If a picture is worth a thousand words, a (good) question is worth 10 times a much. [*]
If you ever find yourself across the interview desk from me, be prepared. I'm going to set up the following scenario: without warning, you've just been brought into a meeting with a client that you've never met before (yes, this happens all the time here, no matter how much we harp about it to management). They have an urgent problem involving this sample (yes, I'll have a show-and-tell from a past client). I will explain to you that you are not expect to solve the problem but I want to see what you would say to the client in that situation, how you would handle the situation to ensure that we get the job. The wrong answer is "I'll bring it back to the experts in the lab and let them whack at it". It's wrong because it is not unique; it won't differentiate Aspen Research from any of our competitors. I've seen this response from candidates in the past and it pretty much ends things in my mind for them no matter how impressive their resume is.
The correct approach is to start asking questions. Powerful questions. The questions that are of a whole other class. These are the questions that when properly asked, show that you are already formulating a potential solution to their problem even when you are still just meeting with them and nowhere near the lab. "Have you looked at X?" "Why did you test Y?" "What would you think if we did Z?" These are questions, with closely related follow-ups, that start a discussion. The client is now engaged with us, and there is back-and-forth. I've not seen us ever lose a potential client when this happens.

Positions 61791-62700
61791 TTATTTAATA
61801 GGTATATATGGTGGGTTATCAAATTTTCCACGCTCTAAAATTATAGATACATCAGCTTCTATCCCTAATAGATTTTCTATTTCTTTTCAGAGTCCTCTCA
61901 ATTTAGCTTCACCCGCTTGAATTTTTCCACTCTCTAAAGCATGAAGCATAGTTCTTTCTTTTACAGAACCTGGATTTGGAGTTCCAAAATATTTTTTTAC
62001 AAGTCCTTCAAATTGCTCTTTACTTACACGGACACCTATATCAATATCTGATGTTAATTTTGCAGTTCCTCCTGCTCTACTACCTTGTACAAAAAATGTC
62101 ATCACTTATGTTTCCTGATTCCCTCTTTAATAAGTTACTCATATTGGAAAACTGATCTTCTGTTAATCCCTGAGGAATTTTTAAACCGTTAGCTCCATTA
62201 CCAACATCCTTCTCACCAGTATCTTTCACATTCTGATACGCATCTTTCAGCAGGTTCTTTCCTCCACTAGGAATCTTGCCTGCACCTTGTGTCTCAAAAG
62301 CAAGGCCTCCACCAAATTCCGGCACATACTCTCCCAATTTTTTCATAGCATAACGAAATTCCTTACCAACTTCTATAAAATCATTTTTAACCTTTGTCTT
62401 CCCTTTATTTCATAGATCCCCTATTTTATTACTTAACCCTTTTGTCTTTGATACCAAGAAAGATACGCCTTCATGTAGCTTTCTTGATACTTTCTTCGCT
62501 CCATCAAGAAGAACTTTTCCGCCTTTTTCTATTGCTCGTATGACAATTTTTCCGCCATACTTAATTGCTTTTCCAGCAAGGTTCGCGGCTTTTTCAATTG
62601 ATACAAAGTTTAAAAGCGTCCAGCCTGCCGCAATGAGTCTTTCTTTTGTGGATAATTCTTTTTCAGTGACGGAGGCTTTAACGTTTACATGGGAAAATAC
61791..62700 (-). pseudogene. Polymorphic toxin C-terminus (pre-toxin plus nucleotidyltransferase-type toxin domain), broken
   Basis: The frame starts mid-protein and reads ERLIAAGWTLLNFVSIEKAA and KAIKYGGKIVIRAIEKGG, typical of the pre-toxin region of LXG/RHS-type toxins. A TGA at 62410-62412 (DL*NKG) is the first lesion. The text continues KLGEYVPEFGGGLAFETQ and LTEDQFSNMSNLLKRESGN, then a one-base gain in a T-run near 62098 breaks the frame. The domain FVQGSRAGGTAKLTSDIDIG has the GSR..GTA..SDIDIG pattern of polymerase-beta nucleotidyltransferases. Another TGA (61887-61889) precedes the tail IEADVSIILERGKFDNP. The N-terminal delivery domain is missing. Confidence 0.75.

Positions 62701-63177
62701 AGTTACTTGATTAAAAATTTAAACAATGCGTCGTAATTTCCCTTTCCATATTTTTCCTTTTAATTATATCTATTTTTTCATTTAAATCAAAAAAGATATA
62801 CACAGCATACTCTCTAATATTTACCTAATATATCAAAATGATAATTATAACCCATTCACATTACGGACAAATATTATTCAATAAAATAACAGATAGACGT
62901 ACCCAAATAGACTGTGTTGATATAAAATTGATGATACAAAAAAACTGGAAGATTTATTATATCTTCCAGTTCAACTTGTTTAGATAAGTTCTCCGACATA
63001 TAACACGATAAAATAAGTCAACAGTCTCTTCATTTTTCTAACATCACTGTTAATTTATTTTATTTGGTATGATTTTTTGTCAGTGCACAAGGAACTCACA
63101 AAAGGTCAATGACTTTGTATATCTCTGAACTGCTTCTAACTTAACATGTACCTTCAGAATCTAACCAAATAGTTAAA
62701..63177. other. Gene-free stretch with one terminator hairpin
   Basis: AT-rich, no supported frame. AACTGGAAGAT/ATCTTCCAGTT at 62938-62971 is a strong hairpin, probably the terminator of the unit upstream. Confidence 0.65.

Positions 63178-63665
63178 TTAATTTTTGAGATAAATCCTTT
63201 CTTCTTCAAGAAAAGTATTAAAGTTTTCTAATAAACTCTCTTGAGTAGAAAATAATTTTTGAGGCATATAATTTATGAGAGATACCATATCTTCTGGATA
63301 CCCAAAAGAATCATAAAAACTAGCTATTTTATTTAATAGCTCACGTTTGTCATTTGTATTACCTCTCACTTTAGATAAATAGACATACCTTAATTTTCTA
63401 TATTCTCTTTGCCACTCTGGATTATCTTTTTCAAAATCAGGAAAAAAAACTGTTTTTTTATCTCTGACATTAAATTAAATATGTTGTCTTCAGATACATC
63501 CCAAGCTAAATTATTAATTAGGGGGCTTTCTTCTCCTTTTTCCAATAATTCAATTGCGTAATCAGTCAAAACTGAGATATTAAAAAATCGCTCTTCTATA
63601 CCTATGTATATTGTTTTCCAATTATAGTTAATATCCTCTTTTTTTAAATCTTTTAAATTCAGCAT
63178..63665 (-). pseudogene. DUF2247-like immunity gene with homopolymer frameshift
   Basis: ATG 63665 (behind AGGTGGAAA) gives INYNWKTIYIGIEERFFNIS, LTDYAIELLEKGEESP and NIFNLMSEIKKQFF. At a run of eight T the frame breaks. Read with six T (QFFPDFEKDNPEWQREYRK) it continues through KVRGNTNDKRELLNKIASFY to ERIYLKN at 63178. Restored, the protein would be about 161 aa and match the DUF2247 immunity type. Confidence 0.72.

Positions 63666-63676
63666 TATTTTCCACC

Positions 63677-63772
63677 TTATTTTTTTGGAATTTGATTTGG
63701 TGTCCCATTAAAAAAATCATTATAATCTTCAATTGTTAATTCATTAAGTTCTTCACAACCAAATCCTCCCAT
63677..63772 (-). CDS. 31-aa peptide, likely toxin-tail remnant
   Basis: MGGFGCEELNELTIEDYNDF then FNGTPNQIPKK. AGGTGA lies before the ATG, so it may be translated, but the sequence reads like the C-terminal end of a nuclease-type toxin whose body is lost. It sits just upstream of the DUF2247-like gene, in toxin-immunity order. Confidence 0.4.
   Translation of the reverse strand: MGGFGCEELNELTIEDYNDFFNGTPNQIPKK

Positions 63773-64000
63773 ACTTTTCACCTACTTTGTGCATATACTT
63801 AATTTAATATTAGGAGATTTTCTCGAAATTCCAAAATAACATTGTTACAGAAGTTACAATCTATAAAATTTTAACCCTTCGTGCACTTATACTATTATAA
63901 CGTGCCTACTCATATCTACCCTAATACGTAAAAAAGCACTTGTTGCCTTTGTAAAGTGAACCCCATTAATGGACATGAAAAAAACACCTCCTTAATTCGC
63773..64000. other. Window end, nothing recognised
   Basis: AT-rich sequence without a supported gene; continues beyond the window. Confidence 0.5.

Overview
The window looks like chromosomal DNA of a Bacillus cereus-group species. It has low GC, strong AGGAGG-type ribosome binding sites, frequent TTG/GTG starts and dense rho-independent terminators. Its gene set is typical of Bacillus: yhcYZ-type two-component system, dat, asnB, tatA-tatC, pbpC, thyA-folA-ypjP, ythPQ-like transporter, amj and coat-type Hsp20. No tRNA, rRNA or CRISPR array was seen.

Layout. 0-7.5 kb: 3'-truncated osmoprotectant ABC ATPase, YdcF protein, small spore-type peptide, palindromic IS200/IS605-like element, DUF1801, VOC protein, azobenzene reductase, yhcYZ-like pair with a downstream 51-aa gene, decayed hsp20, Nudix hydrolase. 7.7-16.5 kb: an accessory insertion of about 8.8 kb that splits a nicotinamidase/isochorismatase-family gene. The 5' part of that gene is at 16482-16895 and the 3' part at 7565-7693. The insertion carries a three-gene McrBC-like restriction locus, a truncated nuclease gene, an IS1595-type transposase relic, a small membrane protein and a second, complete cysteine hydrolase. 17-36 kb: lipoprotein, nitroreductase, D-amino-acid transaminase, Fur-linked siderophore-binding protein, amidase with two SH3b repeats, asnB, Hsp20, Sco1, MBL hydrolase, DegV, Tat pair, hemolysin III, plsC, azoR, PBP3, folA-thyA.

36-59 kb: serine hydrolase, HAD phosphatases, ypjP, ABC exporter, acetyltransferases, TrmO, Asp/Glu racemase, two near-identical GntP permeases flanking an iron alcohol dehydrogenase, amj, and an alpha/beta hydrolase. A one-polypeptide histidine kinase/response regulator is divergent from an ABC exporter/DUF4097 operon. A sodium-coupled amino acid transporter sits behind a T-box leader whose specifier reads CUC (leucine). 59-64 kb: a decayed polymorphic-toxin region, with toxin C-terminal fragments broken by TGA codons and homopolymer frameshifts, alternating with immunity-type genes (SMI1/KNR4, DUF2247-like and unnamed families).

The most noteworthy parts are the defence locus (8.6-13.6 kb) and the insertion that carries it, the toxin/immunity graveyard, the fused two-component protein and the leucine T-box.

The challenge is to make sure the questions are not too pointed, making the responder feel under attack. A good lead-in is to add a hypothesis to set up the question: "I'm thinking your might have Q going on; we could test that by running P. Do you think that is a good idea?" (with the obvious subtext that yes, we are already working on your problem even though we just met, our instrument is in need of repair and the technician that runs it just left for a 3 week vacation in Burkino Faso).
I realize that most of you are not in the contract R & D business, but the issue is still relevant to all, and asking good questions is a fantastic skill to have. Even if you are not interviewing with me, you need to ask questions during any job interview and that engagement is critical to succeeding at that task. (No one who sat there listening without talking and without asking questions would ever get hired by anyone anywhere.) Practice at a poster session. The stiff standing at the board will be happy to have someone, (anyone!) to talk to, and when you fall flat on your face, you can just shuffle along to the next poster and it's a fresh start.
[*] And yes, despite the adage to the contrary ("there's no such thing as a dumb question") there are dumb questions. "So Mr. President, are you saying that Osama bin Laden is dead?"